Objective: To evaluate a modified version of the Roland-Morris Disability Questionnaire for differential item functioning (DIF) related to several covariates. Background: DIF occurs in an item when, after controlling for the underlying trait measured by the test, the probability of endorsing the item varies across groups. Methods: Secondary data analysis of two studies of participants with back pain (total n = 875). We used a hybrid item response theory/ logistic regression approach for detecting DIF. We obtained scores that accounted for DIF. We evaluated the impact of DIF on individual and group scores, and compared scores that ignored or accounted for DIF in terms of the strength of association with SF-36 subscale scores. Results: DIF was found in 18/23 items. Salient scale-level differential functioning was found related to age, education, and employment. Overall 24 participants (3%) had salient scale-level differential functioning. Mean scores across demographic groups differed minimally when accounting for DIF. The strength of association of scores with SF-36 scores was similar for scores that ignored and scores that accounted for DIF. Conclusions: The modified version of the Roland-Morris Disability Questionnaire appears to have largely negligible DIF related to the covariates assessed here.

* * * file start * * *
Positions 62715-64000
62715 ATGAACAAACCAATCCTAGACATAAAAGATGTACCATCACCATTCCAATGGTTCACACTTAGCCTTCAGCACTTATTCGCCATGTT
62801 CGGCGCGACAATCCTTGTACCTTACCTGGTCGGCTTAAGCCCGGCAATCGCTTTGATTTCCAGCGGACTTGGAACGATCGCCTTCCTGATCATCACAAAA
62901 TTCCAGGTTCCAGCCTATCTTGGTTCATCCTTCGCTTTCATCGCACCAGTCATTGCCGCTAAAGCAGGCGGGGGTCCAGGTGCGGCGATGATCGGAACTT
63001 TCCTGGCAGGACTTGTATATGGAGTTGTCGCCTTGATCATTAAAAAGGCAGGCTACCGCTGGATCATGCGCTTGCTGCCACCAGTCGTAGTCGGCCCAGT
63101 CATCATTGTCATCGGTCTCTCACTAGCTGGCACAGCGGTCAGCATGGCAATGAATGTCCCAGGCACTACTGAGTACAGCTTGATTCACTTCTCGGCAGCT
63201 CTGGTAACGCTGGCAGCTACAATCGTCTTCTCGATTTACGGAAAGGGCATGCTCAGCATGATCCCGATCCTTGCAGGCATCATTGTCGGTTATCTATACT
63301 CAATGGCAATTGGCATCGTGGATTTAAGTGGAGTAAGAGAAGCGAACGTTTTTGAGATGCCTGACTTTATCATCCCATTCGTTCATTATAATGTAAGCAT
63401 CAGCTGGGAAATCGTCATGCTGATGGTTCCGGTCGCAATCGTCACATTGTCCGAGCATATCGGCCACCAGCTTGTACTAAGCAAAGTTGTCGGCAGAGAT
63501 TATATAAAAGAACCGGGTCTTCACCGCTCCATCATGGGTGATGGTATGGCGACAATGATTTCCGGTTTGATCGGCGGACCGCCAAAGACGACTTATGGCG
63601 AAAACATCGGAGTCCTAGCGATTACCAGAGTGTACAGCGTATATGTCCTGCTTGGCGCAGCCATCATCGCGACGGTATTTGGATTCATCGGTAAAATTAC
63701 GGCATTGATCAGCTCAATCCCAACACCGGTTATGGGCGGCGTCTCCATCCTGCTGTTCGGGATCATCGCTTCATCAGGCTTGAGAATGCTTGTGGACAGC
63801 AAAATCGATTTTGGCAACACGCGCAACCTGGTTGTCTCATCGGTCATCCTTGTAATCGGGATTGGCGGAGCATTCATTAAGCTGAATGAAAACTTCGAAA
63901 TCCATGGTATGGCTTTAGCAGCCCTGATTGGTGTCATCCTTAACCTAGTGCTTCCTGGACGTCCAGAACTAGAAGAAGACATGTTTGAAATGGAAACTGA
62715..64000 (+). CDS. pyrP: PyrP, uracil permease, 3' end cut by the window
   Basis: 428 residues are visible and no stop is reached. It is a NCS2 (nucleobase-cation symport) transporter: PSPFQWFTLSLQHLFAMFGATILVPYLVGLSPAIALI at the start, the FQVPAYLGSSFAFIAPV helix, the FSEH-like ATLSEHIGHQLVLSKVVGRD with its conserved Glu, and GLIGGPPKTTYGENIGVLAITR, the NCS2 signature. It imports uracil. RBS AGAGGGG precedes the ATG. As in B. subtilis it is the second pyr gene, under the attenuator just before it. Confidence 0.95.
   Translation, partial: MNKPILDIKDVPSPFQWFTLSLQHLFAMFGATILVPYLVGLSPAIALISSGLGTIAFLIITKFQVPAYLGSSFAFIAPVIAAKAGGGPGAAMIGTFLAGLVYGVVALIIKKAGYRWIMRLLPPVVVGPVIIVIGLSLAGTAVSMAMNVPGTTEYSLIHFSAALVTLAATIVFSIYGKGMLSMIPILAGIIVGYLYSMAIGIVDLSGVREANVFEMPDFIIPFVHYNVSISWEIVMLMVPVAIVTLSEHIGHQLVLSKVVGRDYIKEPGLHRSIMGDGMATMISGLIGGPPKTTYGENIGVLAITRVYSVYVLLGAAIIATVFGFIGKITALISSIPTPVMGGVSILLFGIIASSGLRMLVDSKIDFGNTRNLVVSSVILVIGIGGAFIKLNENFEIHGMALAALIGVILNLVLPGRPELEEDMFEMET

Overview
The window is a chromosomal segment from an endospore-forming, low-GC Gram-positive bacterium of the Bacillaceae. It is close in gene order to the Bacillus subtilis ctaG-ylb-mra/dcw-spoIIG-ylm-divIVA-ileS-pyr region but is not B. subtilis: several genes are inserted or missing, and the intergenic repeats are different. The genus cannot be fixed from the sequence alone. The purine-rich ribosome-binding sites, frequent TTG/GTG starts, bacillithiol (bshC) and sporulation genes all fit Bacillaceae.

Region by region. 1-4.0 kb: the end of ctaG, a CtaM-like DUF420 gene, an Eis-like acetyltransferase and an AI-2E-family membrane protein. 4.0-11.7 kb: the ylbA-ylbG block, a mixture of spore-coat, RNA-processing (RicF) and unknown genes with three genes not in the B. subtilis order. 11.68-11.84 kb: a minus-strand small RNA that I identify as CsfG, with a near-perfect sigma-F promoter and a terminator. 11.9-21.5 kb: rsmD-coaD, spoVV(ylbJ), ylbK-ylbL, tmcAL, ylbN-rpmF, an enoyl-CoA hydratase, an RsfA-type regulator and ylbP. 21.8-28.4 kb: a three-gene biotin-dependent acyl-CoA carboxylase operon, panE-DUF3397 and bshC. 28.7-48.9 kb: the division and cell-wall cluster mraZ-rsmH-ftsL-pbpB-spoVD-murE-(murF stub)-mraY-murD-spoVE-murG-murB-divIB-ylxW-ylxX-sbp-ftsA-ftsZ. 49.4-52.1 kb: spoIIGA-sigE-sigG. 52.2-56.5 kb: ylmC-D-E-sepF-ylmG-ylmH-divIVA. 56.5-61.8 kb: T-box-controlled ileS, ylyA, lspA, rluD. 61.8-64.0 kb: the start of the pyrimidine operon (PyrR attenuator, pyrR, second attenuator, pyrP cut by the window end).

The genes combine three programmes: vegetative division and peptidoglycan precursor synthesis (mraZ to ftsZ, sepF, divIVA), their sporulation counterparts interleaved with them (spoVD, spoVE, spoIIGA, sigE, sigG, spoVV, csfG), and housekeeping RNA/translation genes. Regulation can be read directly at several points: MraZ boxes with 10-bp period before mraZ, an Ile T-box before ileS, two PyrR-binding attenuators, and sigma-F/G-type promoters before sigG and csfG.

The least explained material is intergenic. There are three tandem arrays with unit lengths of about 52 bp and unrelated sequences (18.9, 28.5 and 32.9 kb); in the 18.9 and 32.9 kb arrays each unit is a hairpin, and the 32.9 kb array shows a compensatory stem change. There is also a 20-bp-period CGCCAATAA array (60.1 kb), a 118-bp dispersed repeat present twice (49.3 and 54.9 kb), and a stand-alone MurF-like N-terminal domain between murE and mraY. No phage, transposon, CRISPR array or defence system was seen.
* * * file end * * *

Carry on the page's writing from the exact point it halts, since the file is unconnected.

- Differential item functioning
- Item response theory
- Logistic regression
- Test bias
ASJC Scopus subject areas
- Public Health, Environmental and Occupational Health